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An Introduction to Tile-Counting

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Hi guys.

This is very much a work in progress at the moment but I wanted to share what I've already written to see if it's the sort of thing that will be of benefit.

I haven't really brought it to any kind of conclusion which I still intend to do, and I will add headings and various examples with pictures too, but haven't got round to this yet. I'm just starting to lose momentum with it a bit so thought I'd post it in it's incomplete form to get some guidance/ feedback from everyone here...

In the middle-ages, those who could accurately predict what tiles were left to be placed towards the end of a game of Carcassonne were cruelly drowned or burnt at the stake. Sadly, attitudes haven’t changed a lot since then and many Carcassonne players I’ve encountered in real life remain dubious over such witchcraft. Some will mix multiple copies of the base game and then draw a set number of tiles at random, thus ensuring that nobody can know for sure what tiles will be available before the game has begun. Then there’s Sheep & Hills which includes an anti-tile-counting mechanic at its core by way of the hills which allow players to “hide” a tile under another tile without showing it to any of the other players.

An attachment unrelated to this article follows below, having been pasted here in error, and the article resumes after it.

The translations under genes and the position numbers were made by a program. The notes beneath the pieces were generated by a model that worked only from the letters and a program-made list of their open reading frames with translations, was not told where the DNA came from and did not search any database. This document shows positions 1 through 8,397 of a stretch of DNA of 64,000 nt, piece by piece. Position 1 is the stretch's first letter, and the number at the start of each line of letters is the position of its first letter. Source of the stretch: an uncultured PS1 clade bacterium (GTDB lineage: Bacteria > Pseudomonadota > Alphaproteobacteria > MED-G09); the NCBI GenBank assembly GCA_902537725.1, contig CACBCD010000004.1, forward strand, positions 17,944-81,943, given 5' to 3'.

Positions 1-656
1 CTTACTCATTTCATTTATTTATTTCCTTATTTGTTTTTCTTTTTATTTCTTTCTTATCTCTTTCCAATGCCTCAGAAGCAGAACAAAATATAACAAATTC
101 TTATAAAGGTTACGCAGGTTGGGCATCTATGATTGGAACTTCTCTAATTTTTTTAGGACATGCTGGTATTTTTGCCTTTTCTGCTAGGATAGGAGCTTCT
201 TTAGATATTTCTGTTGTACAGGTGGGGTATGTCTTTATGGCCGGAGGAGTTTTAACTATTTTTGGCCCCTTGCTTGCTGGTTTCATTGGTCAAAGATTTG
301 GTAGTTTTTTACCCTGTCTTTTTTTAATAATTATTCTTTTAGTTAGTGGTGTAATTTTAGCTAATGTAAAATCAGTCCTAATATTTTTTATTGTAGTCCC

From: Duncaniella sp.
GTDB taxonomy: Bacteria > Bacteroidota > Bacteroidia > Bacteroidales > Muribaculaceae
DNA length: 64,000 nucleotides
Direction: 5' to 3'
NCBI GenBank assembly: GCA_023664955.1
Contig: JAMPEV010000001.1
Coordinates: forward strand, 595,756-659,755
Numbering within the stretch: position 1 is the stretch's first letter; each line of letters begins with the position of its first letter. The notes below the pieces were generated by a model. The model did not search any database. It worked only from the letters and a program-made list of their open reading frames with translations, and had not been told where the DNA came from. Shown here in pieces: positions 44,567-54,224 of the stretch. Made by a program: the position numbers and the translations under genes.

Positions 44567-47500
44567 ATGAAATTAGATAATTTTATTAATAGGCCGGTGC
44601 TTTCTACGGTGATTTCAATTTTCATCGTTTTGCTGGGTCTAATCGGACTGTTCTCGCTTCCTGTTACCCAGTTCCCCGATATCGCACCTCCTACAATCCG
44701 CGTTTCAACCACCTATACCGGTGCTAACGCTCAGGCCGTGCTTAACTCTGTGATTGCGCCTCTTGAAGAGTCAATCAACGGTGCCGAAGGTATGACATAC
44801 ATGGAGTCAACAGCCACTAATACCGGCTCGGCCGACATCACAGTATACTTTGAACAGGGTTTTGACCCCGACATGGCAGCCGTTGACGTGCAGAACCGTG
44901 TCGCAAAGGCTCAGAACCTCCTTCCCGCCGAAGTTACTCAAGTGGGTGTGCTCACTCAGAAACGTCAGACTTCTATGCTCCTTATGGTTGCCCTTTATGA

My view of tile-counting is that it’s an important skill that’s required if you want to be able to hold your own against top Carcassonne players. It’s not easy and comes with experience, but you don’t need to have played a lot of Carcassonne to have realised that there is only one 4-sided city tile and similarly just one 4-sided road tile. If you’re aware of this and happen to notice when either of these tiles goes down during a game then you immediately know that there aren’t any tiles like this left and can use this to your advantage. By doing so you are tile-counting... whether you like it or not!

Fear not though, as tile-counting is not about employing some evil power to psychically tell you what the next tile to be drawn is going to be. It’s simply about recognising what tiles exist and adjusting your game depending on whether they’re still available, and if so how many. I’ve played against people who have told me that they don’t like tile-counting and refuse to do it, but I would contend that if you’re familiar with the game and are trying to win it’s almost impossible to avoid it (albeit at a basic level).